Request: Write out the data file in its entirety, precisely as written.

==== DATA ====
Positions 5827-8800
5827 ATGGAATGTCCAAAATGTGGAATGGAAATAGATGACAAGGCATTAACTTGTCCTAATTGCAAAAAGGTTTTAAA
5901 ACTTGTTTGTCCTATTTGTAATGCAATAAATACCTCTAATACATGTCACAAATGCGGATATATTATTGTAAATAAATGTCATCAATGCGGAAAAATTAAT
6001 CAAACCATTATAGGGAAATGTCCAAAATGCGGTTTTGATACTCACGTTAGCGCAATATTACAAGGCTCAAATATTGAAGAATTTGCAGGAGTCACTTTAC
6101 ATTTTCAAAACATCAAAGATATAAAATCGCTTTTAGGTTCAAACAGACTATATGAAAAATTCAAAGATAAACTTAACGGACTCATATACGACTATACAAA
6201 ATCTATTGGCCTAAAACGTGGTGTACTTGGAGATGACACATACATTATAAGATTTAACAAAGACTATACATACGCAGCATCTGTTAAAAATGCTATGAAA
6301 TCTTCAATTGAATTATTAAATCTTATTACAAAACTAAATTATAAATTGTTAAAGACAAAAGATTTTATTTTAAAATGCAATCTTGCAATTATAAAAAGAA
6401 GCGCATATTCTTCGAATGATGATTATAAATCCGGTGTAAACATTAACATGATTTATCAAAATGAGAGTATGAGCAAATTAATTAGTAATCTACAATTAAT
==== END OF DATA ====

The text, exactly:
Positions 5827-8800
5827 ATGGAATGTCCAAAATGTGGAATGGAAATAGATGACAAGGCATTAACTTGTCCTAATTGCAAAAAGGTTTTAAA
5901 ACTTGTTTGTCCTATTTGTAATGCAATAAATACCTCTAATACATGTCACAAATGCGGATATATTATTGTAAATAAATGTCATCAATGCGGAAAAATTAAT
6001 CAAACCATTATAGGGAAATGTCCAAAATGCGGTTTTGATACTCACGTTAGCGCAATATTACAAGGCTCAAATATTGAAGAATTTGCAGGAGTCACTTTAC
6101 ATTTTCAAAACATCAAAGATATAAAATCGCTTTTAGGTTCAAACAGACTATATGAAAAATTCAAAGATAAACTTAACGGACTCATATACGACTATACAAA
6201 ATCTATTGGCCTAAAACGTGGTGTACTTGGAGATGACACATACATTATAAGATTTAACAAAGACTATACATACGCAGCATCTGTTAAAAATGCTATGAAA
6301 TCTTCAATTGAATTATTAAATCTTATTACAAAACTAAATTATAAATTGTTAAAGACAAAAGATTTTATTTTAAAATGCAATCTTGCAATTATAAAAAGAA
6401 GCGCATATTCTTCGAATGATGATTATAAATCCGGTGTAAACATTAACATGATTTATCAAAATGAGAGTATGAGCAAATTAATTAGTAATCTACAATTAAT